COVID-19 Vaccine is Available for everyone 16+

After more than 9 months of human testing and development, the coronavirus vaccine is now available to the public. Over 200 million vaccines have been administered in the United States, according to a recent speech by President Joe Biden. Specifically, students 16 and older are currently eligible. For adults, there are several locations where the vaccine is being administered and more than one type to choose from, but at this time the Pfizer is the only vaccine that has been approved for those aged 16 and up.

According to Butte County Health, currently, those that are under 18 must get vaccinated at the Oroville Clinic or through Enloe by calling (332-9520), or by using the site Enloe’s vaccinations are being administered at the Silver Dollar Fairgrounds.

Whether a student chooses to make an appointment or be a walk-in, they must bring a form of identification. This could be a driver’s license or learner’s permit. A parent or guardian must also be present. At Enloe, walk-ins are permitted, but appointments must be made if a student wants to get the vaccine through Oroville Clinic.

The Pfizer vaccine uses two separate doses There is a fifteen-minute wait time after one receives the shot, where the student will be monitored just to make sure no adverse effects are occurring.

It is undetermined whether these vaccinations will become a requirement for entering the upcoming school year, just like other mandatory immunizations. When Director of Education John Shepherd was asked this, he replied, “it is really outside the jurisdiction of the Chico Unified School District.”

For more information on the COVID-19 in Butte county, the website for Butte County Public Health is a resource.

Due to the rapidity of the development of vaccines, some students and parents are skeptical about whether the vaccine is safe.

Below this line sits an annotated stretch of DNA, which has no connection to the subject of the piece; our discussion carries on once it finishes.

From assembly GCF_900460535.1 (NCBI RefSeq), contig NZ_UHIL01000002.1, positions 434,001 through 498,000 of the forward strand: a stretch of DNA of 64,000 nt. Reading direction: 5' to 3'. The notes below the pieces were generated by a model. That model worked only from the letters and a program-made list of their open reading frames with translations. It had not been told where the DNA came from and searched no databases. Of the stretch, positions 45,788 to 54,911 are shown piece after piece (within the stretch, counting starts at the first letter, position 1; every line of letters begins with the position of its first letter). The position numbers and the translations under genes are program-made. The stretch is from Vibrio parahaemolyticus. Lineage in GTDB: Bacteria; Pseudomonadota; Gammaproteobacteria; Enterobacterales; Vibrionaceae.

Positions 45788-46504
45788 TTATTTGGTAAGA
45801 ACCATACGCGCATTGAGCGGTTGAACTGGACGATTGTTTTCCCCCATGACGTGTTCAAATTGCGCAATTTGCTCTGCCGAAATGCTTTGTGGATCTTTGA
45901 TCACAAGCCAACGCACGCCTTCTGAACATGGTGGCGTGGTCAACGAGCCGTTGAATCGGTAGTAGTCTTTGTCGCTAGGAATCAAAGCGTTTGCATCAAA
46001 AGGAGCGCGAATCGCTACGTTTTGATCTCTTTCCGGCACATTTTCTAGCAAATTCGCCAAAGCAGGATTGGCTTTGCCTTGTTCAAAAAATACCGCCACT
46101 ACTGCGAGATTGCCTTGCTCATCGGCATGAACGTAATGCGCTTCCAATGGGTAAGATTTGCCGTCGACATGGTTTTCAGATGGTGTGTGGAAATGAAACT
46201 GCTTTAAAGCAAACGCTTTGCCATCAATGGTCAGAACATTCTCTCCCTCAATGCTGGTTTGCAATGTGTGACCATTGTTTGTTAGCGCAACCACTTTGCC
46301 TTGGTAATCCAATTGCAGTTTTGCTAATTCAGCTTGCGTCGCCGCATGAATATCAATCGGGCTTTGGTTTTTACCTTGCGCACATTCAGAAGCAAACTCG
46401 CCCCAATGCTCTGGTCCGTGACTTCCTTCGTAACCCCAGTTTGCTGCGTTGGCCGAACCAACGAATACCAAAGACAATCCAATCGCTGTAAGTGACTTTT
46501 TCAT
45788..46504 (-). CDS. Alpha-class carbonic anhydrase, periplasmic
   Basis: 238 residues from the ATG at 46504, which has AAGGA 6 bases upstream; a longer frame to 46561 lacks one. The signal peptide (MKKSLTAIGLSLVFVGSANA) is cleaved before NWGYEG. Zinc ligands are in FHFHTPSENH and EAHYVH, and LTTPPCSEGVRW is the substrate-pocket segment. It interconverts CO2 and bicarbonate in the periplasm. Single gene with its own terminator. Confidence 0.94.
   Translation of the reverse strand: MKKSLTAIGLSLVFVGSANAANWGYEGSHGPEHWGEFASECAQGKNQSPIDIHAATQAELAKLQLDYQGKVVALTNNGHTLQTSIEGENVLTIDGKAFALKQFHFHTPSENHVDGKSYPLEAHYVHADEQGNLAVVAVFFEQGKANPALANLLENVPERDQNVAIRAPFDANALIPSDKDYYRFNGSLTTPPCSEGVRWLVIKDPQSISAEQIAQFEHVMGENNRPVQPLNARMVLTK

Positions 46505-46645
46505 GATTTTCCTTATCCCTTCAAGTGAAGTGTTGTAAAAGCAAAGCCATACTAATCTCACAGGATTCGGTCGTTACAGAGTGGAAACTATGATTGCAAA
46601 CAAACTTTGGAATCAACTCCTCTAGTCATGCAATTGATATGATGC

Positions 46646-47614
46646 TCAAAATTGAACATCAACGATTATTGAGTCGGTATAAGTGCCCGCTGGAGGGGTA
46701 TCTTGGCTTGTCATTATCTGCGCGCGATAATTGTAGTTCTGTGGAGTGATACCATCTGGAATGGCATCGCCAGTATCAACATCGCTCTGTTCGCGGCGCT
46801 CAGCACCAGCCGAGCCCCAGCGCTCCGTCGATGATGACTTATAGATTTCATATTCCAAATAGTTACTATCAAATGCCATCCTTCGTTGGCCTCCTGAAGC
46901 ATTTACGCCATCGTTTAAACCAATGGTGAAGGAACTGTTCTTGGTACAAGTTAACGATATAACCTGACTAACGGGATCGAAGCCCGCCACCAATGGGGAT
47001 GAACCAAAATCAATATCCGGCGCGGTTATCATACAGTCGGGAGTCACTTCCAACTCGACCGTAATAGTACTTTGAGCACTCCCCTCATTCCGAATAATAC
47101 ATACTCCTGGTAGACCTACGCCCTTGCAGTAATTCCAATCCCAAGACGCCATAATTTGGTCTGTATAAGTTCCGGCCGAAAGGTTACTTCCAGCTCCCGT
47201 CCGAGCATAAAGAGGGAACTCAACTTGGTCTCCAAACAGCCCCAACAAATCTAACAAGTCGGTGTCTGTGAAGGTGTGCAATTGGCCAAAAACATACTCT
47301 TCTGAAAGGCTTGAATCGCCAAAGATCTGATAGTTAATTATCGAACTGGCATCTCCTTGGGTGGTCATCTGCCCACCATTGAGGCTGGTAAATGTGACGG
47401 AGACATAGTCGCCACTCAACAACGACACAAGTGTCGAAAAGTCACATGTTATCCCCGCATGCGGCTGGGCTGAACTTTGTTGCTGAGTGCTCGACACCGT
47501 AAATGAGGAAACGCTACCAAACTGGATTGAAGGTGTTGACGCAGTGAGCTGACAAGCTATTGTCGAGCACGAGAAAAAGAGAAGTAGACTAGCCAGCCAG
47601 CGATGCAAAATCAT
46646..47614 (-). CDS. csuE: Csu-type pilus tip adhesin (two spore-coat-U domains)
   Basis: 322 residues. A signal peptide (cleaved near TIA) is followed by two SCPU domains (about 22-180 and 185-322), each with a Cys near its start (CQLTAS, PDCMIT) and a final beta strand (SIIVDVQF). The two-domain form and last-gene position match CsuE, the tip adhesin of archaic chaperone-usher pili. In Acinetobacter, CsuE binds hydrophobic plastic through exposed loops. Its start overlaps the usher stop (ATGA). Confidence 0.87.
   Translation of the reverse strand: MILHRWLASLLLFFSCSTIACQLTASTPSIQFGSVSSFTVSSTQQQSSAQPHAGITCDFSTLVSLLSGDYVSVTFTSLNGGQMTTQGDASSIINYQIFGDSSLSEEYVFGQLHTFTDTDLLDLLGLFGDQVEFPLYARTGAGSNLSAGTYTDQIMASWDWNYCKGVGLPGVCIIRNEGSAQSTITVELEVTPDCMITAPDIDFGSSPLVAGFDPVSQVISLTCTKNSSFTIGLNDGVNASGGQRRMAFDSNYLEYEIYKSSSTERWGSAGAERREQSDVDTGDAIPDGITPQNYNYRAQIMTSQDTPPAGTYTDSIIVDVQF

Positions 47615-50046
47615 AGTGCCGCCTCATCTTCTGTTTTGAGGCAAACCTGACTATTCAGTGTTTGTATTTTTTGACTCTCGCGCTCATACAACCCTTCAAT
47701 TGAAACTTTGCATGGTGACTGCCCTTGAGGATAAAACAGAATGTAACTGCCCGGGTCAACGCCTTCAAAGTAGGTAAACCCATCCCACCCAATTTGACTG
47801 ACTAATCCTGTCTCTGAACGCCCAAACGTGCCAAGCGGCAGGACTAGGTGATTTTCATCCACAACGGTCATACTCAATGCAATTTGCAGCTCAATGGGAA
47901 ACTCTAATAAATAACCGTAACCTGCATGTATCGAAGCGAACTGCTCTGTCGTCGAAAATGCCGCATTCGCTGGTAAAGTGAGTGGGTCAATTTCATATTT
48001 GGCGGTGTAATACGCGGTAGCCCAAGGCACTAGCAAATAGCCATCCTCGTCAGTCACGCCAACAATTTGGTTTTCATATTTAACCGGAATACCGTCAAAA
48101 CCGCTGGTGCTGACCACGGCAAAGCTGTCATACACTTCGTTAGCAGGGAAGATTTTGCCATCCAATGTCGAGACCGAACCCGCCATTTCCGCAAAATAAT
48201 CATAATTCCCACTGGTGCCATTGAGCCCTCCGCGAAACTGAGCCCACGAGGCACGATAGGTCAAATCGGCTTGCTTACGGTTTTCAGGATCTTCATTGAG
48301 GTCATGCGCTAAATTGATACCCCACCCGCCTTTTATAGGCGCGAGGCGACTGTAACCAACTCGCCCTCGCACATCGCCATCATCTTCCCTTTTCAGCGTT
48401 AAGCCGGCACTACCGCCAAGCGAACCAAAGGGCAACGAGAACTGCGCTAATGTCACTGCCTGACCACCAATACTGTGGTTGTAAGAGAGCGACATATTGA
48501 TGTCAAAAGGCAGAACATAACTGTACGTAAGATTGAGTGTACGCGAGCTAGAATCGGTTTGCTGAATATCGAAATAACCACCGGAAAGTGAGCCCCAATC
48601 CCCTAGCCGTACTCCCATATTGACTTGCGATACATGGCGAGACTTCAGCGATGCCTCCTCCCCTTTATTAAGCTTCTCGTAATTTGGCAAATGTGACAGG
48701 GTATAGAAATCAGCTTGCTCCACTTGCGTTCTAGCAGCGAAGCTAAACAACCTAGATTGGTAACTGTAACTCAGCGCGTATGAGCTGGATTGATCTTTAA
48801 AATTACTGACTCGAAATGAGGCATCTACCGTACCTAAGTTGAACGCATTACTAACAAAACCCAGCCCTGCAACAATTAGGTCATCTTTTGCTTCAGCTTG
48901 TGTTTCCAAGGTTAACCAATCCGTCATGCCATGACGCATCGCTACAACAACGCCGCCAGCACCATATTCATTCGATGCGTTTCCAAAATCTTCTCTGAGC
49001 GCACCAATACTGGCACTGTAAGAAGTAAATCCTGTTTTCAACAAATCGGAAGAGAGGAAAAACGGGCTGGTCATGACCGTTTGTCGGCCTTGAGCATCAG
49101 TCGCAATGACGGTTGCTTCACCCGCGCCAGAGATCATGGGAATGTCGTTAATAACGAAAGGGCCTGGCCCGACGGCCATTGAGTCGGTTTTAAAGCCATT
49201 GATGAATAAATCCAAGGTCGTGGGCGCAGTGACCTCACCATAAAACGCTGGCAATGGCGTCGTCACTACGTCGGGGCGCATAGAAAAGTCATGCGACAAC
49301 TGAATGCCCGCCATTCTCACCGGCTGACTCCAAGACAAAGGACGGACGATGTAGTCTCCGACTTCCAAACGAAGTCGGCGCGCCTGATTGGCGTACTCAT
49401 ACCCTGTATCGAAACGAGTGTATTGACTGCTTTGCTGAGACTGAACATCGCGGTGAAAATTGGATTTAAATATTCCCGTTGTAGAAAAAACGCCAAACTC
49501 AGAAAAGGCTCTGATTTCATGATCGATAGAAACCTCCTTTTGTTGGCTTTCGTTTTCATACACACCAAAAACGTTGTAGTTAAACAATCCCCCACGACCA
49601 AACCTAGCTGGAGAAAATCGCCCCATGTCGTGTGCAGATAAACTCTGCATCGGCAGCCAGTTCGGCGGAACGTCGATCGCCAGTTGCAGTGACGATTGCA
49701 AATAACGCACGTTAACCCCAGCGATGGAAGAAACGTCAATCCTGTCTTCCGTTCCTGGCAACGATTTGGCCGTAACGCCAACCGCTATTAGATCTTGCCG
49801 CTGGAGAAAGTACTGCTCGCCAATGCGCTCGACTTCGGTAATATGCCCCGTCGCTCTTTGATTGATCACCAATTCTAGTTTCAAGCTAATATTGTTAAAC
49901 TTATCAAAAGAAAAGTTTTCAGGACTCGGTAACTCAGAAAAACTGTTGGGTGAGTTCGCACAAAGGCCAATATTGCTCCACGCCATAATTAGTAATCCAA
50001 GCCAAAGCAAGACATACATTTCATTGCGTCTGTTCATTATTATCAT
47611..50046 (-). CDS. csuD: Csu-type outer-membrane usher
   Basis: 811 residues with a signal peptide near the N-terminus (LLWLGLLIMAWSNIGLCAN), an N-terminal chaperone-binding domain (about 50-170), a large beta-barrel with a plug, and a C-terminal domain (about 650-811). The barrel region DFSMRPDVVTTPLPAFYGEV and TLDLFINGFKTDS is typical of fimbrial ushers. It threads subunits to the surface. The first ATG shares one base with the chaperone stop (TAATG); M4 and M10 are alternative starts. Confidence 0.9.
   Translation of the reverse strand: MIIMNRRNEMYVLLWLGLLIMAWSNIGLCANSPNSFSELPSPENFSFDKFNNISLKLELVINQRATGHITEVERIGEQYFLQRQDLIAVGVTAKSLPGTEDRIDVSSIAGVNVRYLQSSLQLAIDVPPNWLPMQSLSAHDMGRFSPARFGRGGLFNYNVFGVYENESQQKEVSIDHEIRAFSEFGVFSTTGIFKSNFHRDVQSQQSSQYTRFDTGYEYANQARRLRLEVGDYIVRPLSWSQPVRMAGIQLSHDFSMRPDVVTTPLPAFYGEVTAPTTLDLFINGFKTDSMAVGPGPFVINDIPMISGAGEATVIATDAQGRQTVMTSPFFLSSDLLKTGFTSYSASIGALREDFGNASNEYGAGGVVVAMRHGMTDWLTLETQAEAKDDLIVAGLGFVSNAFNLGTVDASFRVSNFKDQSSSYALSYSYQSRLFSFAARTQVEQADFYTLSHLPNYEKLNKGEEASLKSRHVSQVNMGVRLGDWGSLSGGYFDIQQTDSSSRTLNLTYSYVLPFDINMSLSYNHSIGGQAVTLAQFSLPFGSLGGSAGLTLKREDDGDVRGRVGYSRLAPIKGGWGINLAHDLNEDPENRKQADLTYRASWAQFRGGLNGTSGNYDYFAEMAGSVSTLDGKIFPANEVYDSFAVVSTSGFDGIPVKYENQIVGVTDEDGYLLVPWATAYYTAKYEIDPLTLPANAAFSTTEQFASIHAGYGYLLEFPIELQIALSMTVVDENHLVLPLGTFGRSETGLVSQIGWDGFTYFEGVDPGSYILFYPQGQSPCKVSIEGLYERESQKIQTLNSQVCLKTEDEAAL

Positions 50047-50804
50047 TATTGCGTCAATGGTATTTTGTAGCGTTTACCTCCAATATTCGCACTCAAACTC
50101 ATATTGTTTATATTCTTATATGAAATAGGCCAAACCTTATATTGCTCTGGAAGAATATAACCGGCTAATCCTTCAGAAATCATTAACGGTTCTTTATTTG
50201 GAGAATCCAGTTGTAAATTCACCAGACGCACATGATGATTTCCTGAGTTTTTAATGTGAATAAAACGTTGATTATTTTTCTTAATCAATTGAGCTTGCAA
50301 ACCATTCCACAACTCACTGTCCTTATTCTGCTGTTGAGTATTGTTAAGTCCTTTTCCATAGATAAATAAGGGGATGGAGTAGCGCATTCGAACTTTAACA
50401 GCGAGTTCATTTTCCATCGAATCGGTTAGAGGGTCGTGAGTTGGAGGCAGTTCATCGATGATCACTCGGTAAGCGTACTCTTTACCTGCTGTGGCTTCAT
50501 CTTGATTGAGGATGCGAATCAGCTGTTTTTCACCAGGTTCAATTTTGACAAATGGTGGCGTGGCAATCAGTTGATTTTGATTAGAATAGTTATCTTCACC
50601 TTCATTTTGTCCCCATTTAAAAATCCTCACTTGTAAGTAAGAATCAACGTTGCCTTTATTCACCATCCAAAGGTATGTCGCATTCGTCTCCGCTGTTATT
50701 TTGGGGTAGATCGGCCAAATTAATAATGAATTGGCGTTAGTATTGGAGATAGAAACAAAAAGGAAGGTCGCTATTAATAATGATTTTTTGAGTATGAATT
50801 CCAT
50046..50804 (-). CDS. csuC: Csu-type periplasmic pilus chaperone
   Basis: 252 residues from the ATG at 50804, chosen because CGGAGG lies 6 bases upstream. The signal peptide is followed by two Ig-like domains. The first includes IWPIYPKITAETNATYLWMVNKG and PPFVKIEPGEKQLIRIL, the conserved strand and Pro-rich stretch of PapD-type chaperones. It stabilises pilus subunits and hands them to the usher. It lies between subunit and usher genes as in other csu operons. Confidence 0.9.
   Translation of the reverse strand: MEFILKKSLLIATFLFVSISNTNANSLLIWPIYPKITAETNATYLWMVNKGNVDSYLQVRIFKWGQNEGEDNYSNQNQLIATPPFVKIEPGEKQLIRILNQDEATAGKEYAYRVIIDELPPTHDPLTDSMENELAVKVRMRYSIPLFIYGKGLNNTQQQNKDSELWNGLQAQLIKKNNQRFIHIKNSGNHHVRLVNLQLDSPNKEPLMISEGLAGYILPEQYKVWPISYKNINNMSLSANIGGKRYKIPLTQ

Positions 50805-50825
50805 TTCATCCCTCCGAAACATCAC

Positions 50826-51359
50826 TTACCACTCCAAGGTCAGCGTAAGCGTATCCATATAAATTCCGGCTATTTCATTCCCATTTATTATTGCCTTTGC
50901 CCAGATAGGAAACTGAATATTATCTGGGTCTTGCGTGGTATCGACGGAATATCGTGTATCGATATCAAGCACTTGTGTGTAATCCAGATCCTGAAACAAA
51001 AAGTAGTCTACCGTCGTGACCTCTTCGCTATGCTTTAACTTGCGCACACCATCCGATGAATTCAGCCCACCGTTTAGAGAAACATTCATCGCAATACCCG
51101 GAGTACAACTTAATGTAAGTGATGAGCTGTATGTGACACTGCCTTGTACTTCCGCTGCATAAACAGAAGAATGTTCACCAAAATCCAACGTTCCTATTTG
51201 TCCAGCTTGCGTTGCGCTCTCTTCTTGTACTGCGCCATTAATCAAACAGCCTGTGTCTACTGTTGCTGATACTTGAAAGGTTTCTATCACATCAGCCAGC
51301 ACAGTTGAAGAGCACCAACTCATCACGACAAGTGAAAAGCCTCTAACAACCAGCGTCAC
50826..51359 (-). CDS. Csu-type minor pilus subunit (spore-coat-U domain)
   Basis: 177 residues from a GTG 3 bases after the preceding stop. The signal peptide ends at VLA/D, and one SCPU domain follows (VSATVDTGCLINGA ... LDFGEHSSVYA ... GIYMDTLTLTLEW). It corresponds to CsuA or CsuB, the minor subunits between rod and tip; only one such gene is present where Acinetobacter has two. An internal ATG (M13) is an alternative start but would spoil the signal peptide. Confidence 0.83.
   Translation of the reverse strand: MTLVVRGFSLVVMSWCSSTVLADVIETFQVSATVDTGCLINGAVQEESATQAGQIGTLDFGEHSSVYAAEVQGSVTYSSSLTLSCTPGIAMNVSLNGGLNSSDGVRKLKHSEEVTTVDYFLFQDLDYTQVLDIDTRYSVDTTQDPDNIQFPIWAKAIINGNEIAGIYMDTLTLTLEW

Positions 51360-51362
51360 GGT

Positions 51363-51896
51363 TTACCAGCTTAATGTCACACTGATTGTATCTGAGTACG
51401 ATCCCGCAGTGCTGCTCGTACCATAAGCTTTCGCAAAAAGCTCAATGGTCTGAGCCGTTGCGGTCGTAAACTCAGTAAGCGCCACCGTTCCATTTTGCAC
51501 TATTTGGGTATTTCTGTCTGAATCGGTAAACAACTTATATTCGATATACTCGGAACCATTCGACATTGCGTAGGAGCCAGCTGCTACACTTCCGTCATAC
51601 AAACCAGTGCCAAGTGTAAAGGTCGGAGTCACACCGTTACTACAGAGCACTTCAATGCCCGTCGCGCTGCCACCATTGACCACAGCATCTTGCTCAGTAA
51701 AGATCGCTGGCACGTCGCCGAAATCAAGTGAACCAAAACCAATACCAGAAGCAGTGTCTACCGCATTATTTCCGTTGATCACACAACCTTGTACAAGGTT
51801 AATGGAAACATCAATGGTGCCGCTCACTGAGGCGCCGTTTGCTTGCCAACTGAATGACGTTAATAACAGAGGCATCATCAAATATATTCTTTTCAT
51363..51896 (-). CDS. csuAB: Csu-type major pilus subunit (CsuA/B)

A student who opted out of receiving the vaccine claimed, “I don’t feel like there’s enough research behind [the vaccine]. I’d like to wait and see how it affects people first. My parents don’t think it’s safe.”

Although these concerns are logical, most students are more than willing to receive a vaccine. Within the age group of high schoolers, many are still willing to receive their vaccination. Within a survey of 82 students, 91 percent claimed they were planning to/had already received a vaccination for COVID-19.

When six of the students were asked about their response to receiving the vaccine, there were nothing but positive reactions.

As of now, in America, 3.33 million vaccine shots are administered per day according to the New York Times. In California specifically, 24 million vaccines have been administered.

Vaccinations have been said to help protect the general population. According to John Hopkins Bloomberg School of Public Health, “When most of a population is immune to an infectious disease, this provides indirect protection—or population immunity (also called herd immunity or herd protection)—to those who are not immune to the disease.”

For the Covid-19 vaccine, there’s an extremely unlikely chance of potential harm or death due to receiving it. While symptoms of nausea, chills, and others may occur after receiving the vaccines, these usually subside within a short period of time. The vaccines have been tested meticulously, and the CDC (Centers for Disease Control) has concluded that the likelihood of long-term negative effects is low.

To get a vaccination appointment, be sure to visit the sites mentioned above or call Enloe. In the future, more locations may cater to the high school demographic, but as of now, the Pfizer vaccine, administered at Oroville or through Enloe are the options available.